Barclay, David Thomas (1992) Topics in perturbation theory. Doctoral thesis, Durham University.
In providing a means of progressively improving an initial estimate, perturbation series have become a ubiquitous tool in modern physics. However, and mainly because this stepwise process of improvement rapidly becomes increasingly involved, surprisingly little is known about the formal properties of the series obtained. This thesis therefore investigates some aspects of these properties and how they effect the application of these techniques, with an emphasis on quantum field theory and the phenomenology of e+e(^-) colliders. One of the better understood examples of a perturbative series is the WKB one which is widely used to approximate the energy levels of quantum mechanical systems. Recently much interest has centred on a modification of this, the SWKB series. Apart from (possibly) offering an improvement on the original, this is intrinsically interesting in being related to the supersymmetry of field theory. Furthermore, as Chapter 1 explains, there is a close connection between the cases where the initial estimate requires no correction and an important set of quantum mechanical problems (the "shape invariant" ones) which can be solved elegantly and completely. The situation in field theory is more complicated, not least because the series for any particular problem is no longer unique. While this presents few theoretical difficulties, it has serious consequences when attempts are made to compare predictions with experiment. This obstacle is particularly severe in Quantum Chromodynamics and its fundamental constant (A(_QCD)) is therefore only roughly known at present. It will be argued that current responses to this are all imperfect, but that tests of the theory can be envisaged that circumvent the problem. This leads into questions concerning the origin of the divergences in the perturbation series - for although it may initially provide usefully improved estimates, the series probably breaks down eventually. Existing arguments about this topic are critically reviewed - and in one case substantially simplified - before an alternative one is proposed in some detail. By concentrating on a particularly restricted situation, the Common Effective Charge Approach simplifies matters to the extent that issues such as non-analyticity of functions and the potential accuracy of perturbative techniques in realistic applications can be conveniently investigated.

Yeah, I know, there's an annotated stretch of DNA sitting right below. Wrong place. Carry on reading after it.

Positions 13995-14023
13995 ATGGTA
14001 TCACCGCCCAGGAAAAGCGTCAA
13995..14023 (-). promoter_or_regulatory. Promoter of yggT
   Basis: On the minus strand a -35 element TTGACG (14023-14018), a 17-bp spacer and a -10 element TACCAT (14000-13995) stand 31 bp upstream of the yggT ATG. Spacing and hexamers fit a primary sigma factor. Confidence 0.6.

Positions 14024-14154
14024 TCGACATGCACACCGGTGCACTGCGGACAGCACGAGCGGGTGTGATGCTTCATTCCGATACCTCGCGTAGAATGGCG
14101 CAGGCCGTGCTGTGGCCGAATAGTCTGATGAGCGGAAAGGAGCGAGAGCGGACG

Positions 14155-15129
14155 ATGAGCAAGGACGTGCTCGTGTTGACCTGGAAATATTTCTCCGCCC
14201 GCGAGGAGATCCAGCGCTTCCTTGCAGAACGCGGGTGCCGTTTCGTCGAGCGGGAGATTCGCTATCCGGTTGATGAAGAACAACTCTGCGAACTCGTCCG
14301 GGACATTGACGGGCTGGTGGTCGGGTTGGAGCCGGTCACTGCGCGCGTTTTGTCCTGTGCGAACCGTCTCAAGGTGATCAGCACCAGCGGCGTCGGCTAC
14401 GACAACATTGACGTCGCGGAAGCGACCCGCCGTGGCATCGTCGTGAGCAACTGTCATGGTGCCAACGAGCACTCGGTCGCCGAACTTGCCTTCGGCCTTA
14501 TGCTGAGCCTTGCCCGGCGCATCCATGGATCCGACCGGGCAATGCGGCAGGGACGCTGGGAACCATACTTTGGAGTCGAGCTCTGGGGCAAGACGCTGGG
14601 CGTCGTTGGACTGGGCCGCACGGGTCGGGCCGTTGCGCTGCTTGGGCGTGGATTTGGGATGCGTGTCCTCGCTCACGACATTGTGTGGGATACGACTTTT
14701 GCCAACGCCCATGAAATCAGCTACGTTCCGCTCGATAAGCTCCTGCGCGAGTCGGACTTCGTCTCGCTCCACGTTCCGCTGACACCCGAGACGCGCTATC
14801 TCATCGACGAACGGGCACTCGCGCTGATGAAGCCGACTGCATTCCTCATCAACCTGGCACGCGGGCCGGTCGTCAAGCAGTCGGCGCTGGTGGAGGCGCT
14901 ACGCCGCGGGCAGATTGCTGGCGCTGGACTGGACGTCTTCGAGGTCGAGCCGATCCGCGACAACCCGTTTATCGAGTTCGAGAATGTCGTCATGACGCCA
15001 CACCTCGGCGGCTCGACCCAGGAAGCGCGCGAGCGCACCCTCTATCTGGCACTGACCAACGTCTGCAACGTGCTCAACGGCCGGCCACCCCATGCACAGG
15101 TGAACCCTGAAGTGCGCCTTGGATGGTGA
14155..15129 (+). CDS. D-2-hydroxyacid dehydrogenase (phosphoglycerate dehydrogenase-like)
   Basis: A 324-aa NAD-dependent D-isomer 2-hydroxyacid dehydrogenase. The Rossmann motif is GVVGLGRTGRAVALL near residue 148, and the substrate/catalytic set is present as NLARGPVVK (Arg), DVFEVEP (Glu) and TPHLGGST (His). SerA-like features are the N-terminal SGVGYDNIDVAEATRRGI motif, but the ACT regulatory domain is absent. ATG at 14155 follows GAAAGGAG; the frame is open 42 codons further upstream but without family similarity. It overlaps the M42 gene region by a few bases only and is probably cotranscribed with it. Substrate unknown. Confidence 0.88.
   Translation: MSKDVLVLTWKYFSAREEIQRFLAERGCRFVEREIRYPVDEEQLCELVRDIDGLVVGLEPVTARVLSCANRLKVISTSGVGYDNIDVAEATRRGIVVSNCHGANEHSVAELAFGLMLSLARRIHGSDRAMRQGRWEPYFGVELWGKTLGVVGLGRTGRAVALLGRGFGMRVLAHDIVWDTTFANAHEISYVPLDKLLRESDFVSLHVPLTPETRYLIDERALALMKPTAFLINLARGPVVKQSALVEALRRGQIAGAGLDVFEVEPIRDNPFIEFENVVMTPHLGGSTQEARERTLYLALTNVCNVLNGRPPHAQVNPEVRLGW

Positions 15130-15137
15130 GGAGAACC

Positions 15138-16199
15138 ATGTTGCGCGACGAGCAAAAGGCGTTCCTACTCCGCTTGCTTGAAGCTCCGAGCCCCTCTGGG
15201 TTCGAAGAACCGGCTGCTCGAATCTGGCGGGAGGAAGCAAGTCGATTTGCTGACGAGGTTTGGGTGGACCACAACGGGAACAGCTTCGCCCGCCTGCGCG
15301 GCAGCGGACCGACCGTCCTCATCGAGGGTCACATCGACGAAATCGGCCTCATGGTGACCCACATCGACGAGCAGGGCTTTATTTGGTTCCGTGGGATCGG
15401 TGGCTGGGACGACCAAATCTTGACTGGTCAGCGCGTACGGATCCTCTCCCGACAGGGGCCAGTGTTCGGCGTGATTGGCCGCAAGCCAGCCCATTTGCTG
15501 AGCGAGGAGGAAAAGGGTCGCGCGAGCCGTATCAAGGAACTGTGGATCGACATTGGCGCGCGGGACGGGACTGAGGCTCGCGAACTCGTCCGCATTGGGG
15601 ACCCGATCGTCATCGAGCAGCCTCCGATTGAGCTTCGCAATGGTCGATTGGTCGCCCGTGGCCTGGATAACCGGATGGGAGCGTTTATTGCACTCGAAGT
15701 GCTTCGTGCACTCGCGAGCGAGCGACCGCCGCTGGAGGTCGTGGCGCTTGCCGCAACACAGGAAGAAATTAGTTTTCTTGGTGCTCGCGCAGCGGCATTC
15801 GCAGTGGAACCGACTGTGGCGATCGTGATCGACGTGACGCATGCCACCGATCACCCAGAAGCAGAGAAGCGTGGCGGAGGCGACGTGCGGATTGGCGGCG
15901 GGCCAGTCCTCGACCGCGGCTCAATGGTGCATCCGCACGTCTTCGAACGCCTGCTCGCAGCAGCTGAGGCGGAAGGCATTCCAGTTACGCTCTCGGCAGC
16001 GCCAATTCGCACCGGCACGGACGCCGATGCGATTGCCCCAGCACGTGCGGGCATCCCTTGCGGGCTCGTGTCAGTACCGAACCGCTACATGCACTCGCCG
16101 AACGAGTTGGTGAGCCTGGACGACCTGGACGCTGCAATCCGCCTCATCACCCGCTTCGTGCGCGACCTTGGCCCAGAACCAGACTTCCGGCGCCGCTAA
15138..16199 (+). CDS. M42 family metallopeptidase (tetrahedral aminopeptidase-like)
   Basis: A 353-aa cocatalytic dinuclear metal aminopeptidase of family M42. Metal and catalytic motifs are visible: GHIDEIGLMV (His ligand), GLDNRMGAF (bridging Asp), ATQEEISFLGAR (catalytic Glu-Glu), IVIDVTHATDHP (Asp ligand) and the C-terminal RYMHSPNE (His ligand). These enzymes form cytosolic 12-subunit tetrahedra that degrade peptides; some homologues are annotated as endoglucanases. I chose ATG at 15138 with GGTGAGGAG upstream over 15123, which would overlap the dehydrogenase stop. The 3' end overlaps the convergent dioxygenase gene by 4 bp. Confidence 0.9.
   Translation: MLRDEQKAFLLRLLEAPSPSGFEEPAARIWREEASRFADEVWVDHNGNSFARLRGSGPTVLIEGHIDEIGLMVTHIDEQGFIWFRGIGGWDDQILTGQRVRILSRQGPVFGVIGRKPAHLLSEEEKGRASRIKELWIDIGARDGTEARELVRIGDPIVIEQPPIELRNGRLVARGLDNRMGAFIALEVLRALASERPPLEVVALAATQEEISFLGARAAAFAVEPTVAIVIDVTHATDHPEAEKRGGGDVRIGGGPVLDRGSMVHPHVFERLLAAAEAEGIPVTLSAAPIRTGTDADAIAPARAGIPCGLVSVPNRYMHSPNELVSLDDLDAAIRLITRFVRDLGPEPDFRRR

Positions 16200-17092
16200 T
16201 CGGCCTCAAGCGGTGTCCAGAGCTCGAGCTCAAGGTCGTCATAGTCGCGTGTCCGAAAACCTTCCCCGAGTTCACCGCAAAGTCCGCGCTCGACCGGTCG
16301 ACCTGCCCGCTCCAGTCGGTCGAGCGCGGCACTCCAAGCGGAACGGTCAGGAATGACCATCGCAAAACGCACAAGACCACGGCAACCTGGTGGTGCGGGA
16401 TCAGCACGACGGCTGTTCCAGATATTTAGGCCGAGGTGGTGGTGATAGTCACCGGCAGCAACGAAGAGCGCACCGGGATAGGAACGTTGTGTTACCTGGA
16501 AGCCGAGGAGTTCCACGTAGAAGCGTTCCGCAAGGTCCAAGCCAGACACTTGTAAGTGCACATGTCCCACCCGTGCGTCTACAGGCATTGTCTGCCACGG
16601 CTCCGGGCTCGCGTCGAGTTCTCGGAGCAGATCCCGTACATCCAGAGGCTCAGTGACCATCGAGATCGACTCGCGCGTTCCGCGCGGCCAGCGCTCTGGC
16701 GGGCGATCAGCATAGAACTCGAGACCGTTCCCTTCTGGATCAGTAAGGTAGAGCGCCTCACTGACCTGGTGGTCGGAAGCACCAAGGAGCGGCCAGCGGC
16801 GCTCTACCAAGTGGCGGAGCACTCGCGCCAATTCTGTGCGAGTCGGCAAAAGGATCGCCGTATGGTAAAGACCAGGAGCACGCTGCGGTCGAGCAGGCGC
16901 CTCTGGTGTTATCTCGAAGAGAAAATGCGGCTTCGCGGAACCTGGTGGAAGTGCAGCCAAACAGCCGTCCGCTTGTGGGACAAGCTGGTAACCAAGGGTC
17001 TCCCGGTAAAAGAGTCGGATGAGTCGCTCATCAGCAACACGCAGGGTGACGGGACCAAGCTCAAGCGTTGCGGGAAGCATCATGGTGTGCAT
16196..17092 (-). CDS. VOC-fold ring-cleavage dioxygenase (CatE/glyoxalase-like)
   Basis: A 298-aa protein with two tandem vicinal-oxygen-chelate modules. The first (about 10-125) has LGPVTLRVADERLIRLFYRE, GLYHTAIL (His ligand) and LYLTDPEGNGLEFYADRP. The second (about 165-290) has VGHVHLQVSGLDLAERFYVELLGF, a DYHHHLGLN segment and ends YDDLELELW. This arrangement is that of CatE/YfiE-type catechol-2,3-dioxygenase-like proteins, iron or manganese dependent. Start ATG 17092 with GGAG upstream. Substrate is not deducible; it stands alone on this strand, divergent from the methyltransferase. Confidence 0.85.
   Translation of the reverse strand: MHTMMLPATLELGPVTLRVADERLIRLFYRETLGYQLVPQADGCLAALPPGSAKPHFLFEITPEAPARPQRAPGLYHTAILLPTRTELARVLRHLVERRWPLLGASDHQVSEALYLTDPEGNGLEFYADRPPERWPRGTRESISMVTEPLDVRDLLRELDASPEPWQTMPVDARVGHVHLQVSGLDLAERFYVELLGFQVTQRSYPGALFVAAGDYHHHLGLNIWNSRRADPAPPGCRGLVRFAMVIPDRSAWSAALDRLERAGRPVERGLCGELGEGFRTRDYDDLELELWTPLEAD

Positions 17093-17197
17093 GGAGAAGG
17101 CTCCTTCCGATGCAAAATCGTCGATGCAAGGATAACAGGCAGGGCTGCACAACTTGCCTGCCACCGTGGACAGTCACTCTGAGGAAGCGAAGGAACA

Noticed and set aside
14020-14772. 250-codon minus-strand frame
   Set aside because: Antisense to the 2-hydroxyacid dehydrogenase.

|Item Type:||Thesis (Doctoral)|
|Award:||Doctor of Philosophy|
|Copyright:||Copyright of this thesis is held by the author|
|Deposited On:||18 Dec 2012 12:00|